(Reuters) – Here’s what you need to know about the coronavirus right now:
Vaccine trial success signals breakthrough
Pfizer’s experimental COVID-19 vaccine is more than 90% effective based on initial trial results, the drugmaker said on Monday.
Scientists, public health officials and investors welcomed the first successful interim data from a large-scale clinical test as a watershed moment that could help turn the tide of the pandemic if the full trial results pan out.
However, mass roll-outs, which need regulatory approval, will not happen this year, and several vaccines are seen as necessary to meet global needs.
U.S. hospitalizations surge to record
There were just over 59,000 COVID-19 patients in hospitals across the United States on Monday, the country’s highest ever number of in-patients being treated for the disease, with new infections at record levels for the sixth consecutive day.
The harsh statistics tallied by Reuters cemented the United States’ position as the nation worst affected by the pandemic.
President-elect Joe Biden urged Americans to wear masks as he noted a vaccine may not be widely available for many months.
Europe COVID death toll set to pass 300,000
The COVID-19 death toll in Europe is set to pass 300,000, according to a Reuters tally on Tuesday, and authorities fear that despite hopes for a new vaccine, fatalities and infections will continue to rise as the region heads into winter.
With just 10% of the world’s population, Europe accounts for almost a quarter of both the 50.7 million cases and 1.2 million deaths globally, and even its well-equipped hospitals are feeling the strain.
T cells could be sufficient protection
High levels of so-called “T cells” that respond to the coronavirus could be sufficient to offer protection against infection, an English study said on Tuesday, adding to the evidence of the crucial role they play in immunity to COVID-19.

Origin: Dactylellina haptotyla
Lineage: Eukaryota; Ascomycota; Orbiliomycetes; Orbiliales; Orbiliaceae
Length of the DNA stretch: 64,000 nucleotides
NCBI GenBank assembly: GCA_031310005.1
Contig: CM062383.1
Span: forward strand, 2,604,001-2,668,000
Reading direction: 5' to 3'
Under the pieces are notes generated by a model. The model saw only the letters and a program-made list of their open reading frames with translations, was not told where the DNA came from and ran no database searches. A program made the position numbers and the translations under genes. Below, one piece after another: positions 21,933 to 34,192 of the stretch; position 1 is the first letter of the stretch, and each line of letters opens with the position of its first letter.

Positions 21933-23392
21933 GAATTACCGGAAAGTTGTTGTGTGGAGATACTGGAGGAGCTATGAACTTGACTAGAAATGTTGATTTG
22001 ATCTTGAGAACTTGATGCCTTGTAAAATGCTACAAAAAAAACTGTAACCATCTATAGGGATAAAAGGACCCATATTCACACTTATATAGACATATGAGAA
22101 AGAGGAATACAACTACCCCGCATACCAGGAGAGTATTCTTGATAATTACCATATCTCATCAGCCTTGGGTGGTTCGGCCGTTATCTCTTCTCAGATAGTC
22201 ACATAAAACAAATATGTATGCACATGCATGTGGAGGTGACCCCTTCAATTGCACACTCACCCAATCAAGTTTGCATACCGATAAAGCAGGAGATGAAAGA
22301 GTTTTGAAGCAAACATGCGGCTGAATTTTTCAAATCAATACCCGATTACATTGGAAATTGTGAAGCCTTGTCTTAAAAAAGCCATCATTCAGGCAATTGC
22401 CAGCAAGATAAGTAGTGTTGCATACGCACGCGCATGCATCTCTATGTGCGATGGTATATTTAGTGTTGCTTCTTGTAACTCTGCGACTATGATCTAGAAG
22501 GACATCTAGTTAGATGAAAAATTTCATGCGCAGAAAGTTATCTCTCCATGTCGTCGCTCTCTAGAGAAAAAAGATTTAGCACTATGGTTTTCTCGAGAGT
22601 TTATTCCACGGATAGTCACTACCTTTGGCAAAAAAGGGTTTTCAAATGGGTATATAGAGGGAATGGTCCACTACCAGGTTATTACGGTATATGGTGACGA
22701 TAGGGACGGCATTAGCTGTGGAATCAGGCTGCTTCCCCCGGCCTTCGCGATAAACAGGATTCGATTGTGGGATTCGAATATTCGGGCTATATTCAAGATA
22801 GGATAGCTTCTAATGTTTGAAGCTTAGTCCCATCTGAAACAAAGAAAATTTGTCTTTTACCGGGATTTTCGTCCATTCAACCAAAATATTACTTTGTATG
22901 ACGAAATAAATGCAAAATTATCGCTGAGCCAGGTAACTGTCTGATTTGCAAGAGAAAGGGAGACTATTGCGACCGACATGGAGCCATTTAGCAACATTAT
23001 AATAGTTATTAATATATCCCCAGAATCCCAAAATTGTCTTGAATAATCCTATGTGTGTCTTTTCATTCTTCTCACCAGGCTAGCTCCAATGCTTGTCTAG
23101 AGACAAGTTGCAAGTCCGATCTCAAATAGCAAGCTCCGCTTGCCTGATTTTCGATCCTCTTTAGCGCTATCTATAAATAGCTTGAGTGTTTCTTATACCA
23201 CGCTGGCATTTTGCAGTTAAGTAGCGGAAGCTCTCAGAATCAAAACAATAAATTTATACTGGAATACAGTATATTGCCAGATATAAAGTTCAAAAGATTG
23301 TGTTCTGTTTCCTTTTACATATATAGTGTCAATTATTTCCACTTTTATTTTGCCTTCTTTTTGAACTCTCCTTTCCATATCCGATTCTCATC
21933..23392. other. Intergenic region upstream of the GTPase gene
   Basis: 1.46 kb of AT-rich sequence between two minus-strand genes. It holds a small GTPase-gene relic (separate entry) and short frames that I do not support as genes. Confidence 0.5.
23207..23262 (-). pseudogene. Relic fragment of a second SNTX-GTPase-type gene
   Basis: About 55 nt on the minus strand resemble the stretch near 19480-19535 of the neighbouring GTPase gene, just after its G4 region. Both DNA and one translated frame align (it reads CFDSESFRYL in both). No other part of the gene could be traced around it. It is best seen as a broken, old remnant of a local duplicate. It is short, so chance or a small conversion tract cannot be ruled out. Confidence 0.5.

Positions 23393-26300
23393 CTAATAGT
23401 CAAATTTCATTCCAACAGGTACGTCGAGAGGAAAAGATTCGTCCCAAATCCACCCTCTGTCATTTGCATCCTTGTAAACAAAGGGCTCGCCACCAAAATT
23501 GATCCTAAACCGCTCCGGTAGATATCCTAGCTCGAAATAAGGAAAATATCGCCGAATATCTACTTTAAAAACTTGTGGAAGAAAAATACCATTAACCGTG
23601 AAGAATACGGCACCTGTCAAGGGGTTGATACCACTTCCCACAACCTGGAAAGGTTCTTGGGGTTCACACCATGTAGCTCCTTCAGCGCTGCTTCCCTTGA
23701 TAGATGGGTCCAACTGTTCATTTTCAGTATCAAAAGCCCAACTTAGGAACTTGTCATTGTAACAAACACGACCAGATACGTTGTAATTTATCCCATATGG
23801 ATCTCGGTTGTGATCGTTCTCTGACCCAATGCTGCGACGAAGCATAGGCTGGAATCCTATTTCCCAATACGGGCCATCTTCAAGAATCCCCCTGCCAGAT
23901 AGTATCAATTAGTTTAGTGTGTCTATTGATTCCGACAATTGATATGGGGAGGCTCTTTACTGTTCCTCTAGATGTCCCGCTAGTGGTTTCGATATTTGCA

T cells, a type of white blood cell that makes up part of a healthy immune system, are thought to be essential to protect against infection from the SARS-COV-2 coronavirus, and could provide longer term immunity than antibodies.
The study of nearly 3,000 people found that no participants with a high T cell response developed symptomatic SARS-CoV-2 infection when researchers followed up with them.
One in 5 COVID-19 patients develop mental illness within 90 days
Many COVID-19 survivors are likely to be at greater risk of developing mental illness, psychiatrists said on Monday, after a large study found 20% of those infected with the coronavirus were diagnosed with a psychiatric disorder within 90 days.
Anxiety, depression and insomnia were most common among recovered COVID-19 patients in the study who developed mental health problems, and the researchers also found significantly higher risks of dementia, a brain impairment condition.
“People have been worried that COVID-19 survivors will be at greater risk of mental health problems, and our findings… show this to be likely,” said Paul Harrison, a professor of psychiatry at Britain’s Oxford University.
(Compiled by Linda Noakes; Editing by Jan Harvey)